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ArtIII.S1.10.1 Overview of Federal Judiciary Protections

Article III, Section 1:

The judicial Power of the United States, shall be vested in one supreme Court, and in such inferior Courts as the Congress may from time to time ordain and establish. The Judges, both of the supreme and inferior Courts, shall hold their Offices during good Behaviour, and shall, at stated Times, receive for their Services, a Compensation, which shall not be diminished during their Continuance in Office.

The Framers of the Constitution established the Federal Judiciary as an independent branch of government, alongside the Executive and Legislative Branches. While the Framers generally sought to structure the Constitution to ensure the separation of powers, they expressed particular concern about potential interference with the Judiciary by the political branches. James Wilson remarked at the Constitutional Convention that judges “would be in a bad situation if made to depend on every gust of faction which might prevail” in the political branches.1 Likewise, in the Federalist Papers, Alexander Hamilton famously opined that, of the three branches, the Judiciary “will always be the least dangerous to the political rights of the Constitution; because it will be least in a capacity to annoy or injure them.” 2

Two key mechanisms that the Framers adopted to protect the Judiciary from political influence are the Good Behavior Clause and the Compensation Clause. The Good Behavior Clause provides that Supreme Court Justices and other federal judges “shall hold their Offices during good Behaviour.” 3 The Supreme Court has interpreted the Clause to grant federal judges life tenure, unless they resign voluntarily or are impeached.4 The Compensation Clause provides that federal judges shall be compensated for their service, and that such compensation “shall not be diminished during their Continuance in Office.” 5 Together, the two provisions prevent the political branches from seeking to influence the Judiciary by retaliating against disfavored court decisions by removing the judges responsible or docking their pay.6 The following essays briefly outline the history of the Good Behavior Clause and the Compensation Clause, then survey the Supreme Court’s decisions applying the two provisions.7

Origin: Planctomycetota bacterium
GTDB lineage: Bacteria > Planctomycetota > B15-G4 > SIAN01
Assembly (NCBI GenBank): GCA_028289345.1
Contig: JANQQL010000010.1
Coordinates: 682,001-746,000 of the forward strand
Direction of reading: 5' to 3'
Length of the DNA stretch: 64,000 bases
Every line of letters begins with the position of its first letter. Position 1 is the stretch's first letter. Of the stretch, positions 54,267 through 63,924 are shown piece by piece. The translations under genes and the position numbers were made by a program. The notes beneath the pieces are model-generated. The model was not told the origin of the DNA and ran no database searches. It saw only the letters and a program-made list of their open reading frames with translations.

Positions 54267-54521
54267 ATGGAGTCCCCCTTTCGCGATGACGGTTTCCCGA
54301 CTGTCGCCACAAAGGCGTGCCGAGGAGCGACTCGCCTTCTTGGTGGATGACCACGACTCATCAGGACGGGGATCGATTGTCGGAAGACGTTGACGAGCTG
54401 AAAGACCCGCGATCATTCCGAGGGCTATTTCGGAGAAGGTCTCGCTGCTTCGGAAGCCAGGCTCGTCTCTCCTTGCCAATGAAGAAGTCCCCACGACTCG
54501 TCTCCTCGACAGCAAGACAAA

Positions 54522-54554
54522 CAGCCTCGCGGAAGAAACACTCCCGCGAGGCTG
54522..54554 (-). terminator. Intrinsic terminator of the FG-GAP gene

2 The Records of the Federal Convention of 1787, at 429 (Max Farrand ed., 1911). back
The Federalist No. 78 (Alexander Hamilton). back
U.S. Const. art. III, § 1. back
See, e.g., United States ex rel. Toth v. Quarles, 350 U.S. 11, 16 (1955) (explaining that Article III courts “are presided over by judges appointed for life, subject only to removal by impeachment” ); N. Pipeline Constr. Co. v. Marathon Pipe Line Co., 458 U.S. 50, 59 (1982) (plurality opinion of Brennan, J.) ( “The ‘good Behaviour’ Clause guarantees that Art[icle] III judges shall enjoy life tenure, subject only to removal by impeachment.” ); United States v. Hatter, 532 U.S. 557, 567 (2001) (explaining that the Good Behavior Clause grants federal judges “the practical equivalent of life tenure” ). back
U.S. Const. art. III, § 1. back
Other aspects of the constitutional system also seek to safeguard the independence of the judiciary. For instance, the Supreme Court has construed Article III to limit Congress’s ability to vest judicial functions in non-Article III tribunals on separation of powers grounds. See, e.g., Commodities Future Trading Comm’n v. Schor, 478 U.S. 833, 850 (1986); see also ArtIII.S1.9.1 Overview of Congressional Power to Establish Non-Article III Courts. back
See ArtIII.S1.10.2.1 Overview of Good Behavior Clause; ArtIII.S1.10.3.1 Historical Background on Compensation Clause. back